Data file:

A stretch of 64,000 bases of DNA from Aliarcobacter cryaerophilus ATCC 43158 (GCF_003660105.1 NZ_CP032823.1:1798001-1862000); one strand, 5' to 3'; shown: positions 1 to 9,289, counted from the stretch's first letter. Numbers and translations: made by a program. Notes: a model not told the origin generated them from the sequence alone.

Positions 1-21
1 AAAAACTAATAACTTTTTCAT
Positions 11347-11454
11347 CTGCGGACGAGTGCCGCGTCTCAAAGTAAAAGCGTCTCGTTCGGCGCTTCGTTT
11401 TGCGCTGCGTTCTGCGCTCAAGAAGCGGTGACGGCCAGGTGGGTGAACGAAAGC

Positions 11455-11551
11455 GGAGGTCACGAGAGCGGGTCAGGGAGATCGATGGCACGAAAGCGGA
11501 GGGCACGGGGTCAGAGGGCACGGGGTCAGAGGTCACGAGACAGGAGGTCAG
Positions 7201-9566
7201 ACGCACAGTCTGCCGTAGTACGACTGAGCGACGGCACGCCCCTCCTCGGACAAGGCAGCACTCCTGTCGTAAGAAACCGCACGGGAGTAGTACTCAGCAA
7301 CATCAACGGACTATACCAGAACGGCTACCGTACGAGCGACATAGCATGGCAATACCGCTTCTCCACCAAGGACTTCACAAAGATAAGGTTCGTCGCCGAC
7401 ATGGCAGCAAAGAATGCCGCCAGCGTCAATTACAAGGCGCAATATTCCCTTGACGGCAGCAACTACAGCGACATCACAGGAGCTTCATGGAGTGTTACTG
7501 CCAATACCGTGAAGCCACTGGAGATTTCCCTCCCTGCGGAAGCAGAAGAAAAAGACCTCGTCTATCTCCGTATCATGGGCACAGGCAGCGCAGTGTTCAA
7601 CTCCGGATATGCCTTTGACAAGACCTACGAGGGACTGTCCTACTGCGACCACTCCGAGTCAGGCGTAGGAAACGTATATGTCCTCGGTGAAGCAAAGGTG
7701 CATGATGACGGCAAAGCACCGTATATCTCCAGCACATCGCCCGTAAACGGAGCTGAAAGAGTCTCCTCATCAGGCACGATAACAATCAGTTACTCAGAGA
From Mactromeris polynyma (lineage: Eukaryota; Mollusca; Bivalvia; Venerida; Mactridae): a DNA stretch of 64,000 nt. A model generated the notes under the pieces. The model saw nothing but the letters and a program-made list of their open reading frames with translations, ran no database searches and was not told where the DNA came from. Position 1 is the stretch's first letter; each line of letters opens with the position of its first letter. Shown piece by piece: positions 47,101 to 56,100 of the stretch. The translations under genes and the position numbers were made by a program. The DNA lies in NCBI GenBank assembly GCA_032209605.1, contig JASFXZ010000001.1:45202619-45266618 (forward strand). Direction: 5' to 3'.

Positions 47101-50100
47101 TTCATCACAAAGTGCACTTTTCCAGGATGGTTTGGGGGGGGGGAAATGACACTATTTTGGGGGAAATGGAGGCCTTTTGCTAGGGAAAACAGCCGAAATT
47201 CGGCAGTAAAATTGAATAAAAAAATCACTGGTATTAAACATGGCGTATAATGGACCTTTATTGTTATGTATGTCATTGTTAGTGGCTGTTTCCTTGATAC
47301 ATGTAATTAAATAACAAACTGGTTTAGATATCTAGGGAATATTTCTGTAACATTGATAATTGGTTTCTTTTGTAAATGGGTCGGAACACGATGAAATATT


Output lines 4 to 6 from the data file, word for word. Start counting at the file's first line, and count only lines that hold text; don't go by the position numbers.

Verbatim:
Positions 11347-11454
11347 CTGCGGACGAGTGCCGCGTCTCAAAGTAAAAGCGTCTCGTTCGGCGCTTCGTTT
11401 TGCGCTGCGTTCTGCGCTCAAGAAGCGGTGACGGCCAGGTGGGTGAACGAAAGC